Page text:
The report, published in the Journal of Consumer Research, was based on five studies with children between the ages of three and five. In all of the studies, the children were read a picture book story about a girl who ate a snack of crackers or carrots.
Depending on the experiment, the story either did or did not state the benefits of the snack, which were making the girl strong or helping her to learn how to count.
The children were then given the opportunity to eat the food featured in the story and the authors measured how much they ate.
The children ate more when they did not receive any message about the foods making them strong or helping them learn how to count.
"We predicted that when food is presented to children as making them strong or as a tool to achieve a goal such as learning how to read or count, they would conclude the food is not as tasty and therefore consume less of it," wrote authors Michal Maimaran of the Kellogg School of Management, Northwestern University and Ayelet Fishbach of the University of Chicago Booth School of Business.
She said young children who have no pre-existing associations (e.g., eating carrots and knowing how to read) were chosen, as older children may have pre-existing associations between healthy food and less tasty food.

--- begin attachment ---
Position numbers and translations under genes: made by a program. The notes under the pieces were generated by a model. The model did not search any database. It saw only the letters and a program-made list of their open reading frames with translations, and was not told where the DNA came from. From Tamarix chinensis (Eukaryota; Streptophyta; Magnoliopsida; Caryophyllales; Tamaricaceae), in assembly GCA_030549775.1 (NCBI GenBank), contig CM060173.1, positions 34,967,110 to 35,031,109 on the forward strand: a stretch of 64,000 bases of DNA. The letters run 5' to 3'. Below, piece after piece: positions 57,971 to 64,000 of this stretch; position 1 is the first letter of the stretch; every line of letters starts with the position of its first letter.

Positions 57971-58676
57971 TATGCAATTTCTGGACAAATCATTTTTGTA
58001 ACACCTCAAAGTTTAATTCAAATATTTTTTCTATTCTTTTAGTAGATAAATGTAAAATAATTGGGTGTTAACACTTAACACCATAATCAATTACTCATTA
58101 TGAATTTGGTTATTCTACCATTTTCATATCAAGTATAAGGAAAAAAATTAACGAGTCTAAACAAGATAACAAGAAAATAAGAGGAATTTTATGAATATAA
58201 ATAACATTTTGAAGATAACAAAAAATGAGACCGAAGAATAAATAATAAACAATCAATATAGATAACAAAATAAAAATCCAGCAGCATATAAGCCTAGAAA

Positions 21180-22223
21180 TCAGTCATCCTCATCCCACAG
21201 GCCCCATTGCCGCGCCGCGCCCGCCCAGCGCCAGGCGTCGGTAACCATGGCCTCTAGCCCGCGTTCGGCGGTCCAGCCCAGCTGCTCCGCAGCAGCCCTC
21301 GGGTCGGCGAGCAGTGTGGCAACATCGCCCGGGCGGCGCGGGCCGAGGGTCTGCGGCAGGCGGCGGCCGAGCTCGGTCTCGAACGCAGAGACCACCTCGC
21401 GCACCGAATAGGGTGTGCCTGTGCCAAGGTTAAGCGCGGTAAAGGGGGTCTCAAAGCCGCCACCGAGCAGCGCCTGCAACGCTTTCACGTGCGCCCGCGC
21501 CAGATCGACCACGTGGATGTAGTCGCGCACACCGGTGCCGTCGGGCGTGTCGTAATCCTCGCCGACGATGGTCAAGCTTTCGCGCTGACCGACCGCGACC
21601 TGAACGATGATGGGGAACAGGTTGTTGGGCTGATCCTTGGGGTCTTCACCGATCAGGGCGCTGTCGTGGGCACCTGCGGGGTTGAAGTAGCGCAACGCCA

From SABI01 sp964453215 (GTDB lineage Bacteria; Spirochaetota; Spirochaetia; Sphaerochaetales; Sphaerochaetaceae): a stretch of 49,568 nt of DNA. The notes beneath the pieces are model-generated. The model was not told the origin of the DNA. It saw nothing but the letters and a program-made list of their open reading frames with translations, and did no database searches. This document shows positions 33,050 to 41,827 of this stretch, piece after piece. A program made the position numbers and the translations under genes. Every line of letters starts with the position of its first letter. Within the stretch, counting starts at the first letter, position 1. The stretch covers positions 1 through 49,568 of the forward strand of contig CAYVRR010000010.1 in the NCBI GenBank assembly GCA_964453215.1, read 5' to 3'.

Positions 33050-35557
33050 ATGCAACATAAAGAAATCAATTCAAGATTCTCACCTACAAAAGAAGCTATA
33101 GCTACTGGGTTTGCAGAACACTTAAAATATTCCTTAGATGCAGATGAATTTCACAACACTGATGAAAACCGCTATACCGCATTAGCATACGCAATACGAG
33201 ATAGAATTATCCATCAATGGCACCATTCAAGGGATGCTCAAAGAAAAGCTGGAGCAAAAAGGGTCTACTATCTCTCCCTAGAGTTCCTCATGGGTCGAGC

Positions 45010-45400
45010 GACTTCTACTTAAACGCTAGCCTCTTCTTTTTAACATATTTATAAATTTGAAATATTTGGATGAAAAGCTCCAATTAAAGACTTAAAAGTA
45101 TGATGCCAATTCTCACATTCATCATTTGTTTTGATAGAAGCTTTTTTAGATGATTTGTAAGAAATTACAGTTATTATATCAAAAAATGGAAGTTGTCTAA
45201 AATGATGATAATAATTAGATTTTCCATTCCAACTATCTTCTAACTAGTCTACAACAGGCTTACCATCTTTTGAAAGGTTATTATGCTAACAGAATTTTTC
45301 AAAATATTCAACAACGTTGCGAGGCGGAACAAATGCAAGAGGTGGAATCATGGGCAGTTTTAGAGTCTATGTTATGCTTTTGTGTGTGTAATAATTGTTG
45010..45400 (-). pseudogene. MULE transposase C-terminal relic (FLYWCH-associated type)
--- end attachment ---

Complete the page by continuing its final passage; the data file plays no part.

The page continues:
Brands marketing food items to parents and children would be advised, based on these results to de-emphasize the benefits of healthy food and focus more on the positive experience of eating the food, the authors suggested.
The results may also help to empower policy makers and medical institutions looking to combat childhood obesity and juvenile diabetes.
“Parents and caregivers who are struggling to get children to eat healthier may be better off simply serving the food without saying anything about it, or (if credible) emphasizing how yummy the food actually is,” the authors conclude.
However, marketing particular food’s potential health benefits may still have a positive impact on consumption on children, by influencing caregivers to purchase and serve it, they add.
Source: Journal of Consumer Research
Published online ahead of print, doi: 10.1086/677224
"If It's Useful and You Know It, Do You Eat? Preschoolers Refrain from Instrumental Food."
Authors: Michal Maimaran and Ayelet Fishbach.